There are key junctures in a brand’s growth journey when deep, foundational learnings are critical to business building. These situations are often when a brand team is working to define new segments, develop innovative products and offers, identify influential points on a customer journey, and create compelling positioning and messaging. These are high stakes decisions where a brand team is under pressure to deliver the right strategic solution. It’s imperative for insights teams to address and inform all key customer questions or issues on the table. The approaches used to address these strategic decisions must be both broad and deep.
This is when the use of mixed methodologies—a custom blend of immersive qualitative techniques and advanced quantitative approaches—is particularly valuable to ensure success in the marketplace. I like to say that qualitative techniques let you go an inch wide and a mile deep, while the quantitative approaches let you go a mile wide and an inch deep. The quantitative phase gives you a reliable picture of what customers are doing and how they are behaving depending on what issue you are addressing. The more focused and in-depth nature of qualitative provides context, richness, and color from the participants. It helps get at the “whys?” of the attitudes and behaviors of customers.
Qualitative brings data to life, and quantitative data verifies that customers are behaving the way they say they are.”
As organizations evaluate the investment and time to achieve their results, there can be a temptation to rely on quantitative research only, as it gathers input from more customers through its survey nature. But quantitative data alone can make it difficult to answer questions from stakeholders, including the C-Suite and senior executives, on “why” customers feel and behave the way they do. Qualitative brings data to life, and quantitative data verifies that customers are behaving the way they say they are.
Even when a brand believes it understands their customers based on past knowledge or in-field observations, there can be huge gaps in understanding current needs, motivations, and experiences in this fast-moving marketplace. Basing high-stakes strategic decisions on this informal input and gut instinct leaves brand teams vulnerable to these critical gaps in understanding customers. If a brand team is unaware of these factors before conducting quantitative research, it is relying on guesswork on what to measure.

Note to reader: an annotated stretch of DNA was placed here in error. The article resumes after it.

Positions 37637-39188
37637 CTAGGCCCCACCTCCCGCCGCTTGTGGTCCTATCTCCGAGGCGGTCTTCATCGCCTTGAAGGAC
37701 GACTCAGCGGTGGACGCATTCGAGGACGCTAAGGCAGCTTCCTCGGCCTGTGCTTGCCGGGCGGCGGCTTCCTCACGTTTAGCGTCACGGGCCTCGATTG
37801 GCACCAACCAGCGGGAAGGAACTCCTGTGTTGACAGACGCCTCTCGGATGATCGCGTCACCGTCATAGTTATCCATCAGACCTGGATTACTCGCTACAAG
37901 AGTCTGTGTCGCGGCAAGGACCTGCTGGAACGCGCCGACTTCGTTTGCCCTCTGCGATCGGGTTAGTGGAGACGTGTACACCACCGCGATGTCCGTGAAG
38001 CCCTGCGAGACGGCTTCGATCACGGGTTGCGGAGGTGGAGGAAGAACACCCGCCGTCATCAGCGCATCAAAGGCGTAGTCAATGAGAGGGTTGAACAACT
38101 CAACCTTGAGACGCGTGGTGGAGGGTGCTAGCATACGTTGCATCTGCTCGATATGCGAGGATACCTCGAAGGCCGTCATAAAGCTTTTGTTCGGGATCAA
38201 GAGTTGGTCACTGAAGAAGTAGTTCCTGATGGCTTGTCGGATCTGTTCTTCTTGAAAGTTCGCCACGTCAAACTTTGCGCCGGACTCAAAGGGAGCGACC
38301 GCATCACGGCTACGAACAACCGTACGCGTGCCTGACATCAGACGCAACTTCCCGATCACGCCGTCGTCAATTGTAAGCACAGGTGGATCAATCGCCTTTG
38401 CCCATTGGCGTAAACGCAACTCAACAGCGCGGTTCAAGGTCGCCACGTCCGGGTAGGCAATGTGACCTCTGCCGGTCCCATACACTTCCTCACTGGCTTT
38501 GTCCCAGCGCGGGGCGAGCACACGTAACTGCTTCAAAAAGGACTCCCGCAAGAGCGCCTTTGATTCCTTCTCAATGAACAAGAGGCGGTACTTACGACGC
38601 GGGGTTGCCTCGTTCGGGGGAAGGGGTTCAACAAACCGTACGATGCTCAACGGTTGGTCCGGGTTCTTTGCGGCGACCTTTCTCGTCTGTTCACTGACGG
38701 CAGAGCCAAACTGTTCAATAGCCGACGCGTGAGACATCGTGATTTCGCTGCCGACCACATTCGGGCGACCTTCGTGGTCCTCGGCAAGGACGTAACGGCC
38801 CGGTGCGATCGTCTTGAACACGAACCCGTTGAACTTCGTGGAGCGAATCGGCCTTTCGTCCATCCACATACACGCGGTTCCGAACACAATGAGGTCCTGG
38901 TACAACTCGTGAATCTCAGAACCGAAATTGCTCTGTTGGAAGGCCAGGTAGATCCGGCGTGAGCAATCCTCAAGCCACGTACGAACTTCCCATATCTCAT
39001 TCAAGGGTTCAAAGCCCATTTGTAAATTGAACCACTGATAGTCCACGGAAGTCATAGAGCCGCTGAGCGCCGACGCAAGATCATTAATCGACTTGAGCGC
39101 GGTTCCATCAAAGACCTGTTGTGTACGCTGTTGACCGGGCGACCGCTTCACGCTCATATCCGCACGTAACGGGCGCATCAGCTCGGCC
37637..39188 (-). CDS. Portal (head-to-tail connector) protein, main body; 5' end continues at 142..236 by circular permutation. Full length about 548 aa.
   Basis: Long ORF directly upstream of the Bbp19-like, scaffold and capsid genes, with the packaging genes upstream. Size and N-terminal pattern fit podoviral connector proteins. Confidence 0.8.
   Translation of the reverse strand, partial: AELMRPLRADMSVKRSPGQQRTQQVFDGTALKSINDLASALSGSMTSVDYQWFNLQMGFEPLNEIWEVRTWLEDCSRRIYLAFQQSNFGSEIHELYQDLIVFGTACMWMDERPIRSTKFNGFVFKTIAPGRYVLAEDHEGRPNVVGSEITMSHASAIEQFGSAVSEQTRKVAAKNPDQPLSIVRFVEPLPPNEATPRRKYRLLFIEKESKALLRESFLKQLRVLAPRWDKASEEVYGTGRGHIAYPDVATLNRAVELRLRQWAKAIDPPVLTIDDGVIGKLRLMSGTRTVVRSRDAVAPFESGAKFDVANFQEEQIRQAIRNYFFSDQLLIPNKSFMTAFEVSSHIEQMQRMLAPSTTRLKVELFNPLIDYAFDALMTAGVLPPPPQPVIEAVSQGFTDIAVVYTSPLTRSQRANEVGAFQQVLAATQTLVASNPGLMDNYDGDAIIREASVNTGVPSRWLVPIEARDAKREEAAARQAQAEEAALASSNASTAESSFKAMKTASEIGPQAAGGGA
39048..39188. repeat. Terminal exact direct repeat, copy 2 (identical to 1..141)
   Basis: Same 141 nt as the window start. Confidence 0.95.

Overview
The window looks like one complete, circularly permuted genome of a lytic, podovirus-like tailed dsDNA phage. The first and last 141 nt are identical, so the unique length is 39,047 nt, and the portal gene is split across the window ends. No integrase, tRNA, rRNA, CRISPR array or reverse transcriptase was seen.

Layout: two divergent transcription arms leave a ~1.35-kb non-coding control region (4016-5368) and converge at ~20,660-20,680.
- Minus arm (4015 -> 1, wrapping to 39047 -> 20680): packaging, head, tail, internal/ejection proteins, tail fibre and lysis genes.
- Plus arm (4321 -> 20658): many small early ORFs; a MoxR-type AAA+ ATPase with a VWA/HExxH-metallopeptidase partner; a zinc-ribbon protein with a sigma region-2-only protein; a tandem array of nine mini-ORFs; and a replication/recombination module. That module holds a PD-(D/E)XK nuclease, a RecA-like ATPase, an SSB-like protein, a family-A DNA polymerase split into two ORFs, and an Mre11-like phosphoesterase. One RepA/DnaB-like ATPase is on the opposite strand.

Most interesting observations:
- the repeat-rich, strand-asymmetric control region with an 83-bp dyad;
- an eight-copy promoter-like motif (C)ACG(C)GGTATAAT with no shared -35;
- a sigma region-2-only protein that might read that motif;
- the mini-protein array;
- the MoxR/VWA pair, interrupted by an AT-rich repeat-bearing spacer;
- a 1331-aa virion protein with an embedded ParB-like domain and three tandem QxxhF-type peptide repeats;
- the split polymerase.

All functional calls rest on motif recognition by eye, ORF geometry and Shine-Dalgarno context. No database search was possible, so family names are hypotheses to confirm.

There are a lot of internal stakeholders within an organization who are involved in the decision-making around segmentation, innovation, customer journey, and communications. It’s the brand team role to represent the voice of the customer with these stakeholders and be able to “talk their talk” among the wider stakeholder group. Knowing how to speak in the language and terms of the customer helps diffuse the corporate or internal vernacular that is often far removed from how real people speak about products or behaviors. If you don’t have this foundational knowledge, your team could miss opportunities to connect with customers.
Even when a brand believes it understands their customers based on past knowledge or in-field observations, there can be huge gaps in understanding current needs, motivations, and experiences in this fast-moving marketplace.”
Does qualitative always come first? Not at all— it depends on the business objectives and previous insights work or other data. In segmentation work, for example, the quantitative is often the basis of understanding where the brand team should focus its deeper qualitative learnings, and what to explore among various audiences and an anchor phase of qualitative research can provide rich consumer personas to allow brand professional to internalize the segments and empathize with the consumers. Can a mixed methodology approach mean the use of several different qualitative techniques? Yes, particularly when exploring different consumer behaviors or experiences (e.g., online versus in-store, pre-shop research versus post-purchase usage). Different qualitative methodologies can be blended to provide a robust understanding of the category and the consumer.
I have seen brand teams present and defend strategic recommendations to CEOs and VPs based on the deep learnings from a mixed methodology approach. They can speak intelligently and with confidence to the “whys” of the proposed new direction, as well as the “what.” This holistic approach to customer insights removes much of the guesswork around a new path forward.
A mixed methodology is a smart insights approach, and a smart approach to achieving business results.
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